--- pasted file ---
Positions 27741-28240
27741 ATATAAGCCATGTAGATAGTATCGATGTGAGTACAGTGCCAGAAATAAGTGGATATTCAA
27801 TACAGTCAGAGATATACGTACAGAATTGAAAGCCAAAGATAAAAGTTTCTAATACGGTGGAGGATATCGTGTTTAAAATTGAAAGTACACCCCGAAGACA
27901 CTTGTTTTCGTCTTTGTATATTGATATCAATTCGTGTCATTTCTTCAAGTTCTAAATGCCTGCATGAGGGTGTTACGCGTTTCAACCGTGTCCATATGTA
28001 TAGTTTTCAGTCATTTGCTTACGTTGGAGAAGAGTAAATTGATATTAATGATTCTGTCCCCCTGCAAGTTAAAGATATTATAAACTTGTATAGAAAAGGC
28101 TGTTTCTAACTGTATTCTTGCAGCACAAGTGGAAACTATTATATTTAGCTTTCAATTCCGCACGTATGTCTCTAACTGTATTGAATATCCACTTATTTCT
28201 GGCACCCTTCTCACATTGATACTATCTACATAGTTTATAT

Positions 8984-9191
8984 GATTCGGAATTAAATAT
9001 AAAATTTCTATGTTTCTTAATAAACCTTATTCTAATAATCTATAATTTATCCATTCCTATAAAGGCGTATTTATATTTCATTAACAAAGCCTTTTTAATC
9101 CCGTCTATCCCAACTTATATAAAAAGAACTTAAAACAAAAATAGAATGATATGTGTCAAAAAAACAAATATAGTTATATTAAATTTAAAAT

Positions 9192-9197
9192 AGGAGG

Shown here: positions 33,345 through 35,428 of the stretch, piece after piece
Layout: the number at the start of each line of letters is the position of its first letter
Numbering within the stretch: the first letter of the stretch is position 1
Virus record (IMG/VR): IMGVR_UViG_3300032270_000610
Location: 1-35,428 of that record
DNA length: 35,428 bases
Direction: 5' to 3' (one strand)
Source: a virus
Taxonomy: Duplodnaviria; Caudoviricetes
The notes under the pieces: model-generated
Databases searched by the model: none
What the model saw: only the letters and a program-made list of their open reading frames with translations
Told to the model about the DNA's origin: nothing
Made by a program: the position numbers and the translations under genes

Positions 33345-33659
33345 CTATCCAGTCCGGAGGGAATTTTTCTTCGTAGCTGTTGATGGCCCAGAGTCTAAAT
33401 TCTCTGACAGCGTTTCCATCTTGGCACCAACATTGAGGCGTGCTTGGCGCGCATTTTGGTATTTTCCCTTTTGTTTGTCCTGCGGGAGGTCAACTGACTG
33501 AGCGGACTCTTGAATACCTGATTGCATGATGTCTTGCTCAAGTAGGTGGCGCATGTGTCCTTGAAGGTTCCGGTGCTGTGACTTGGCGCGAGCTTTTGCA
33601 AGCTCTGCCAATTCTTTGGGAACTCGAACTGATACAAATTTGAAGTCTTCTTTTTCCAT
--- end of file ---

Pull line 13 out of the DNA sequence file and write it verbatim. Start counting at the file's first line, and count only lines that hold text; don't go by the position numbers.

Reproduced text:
9192 AGGAGG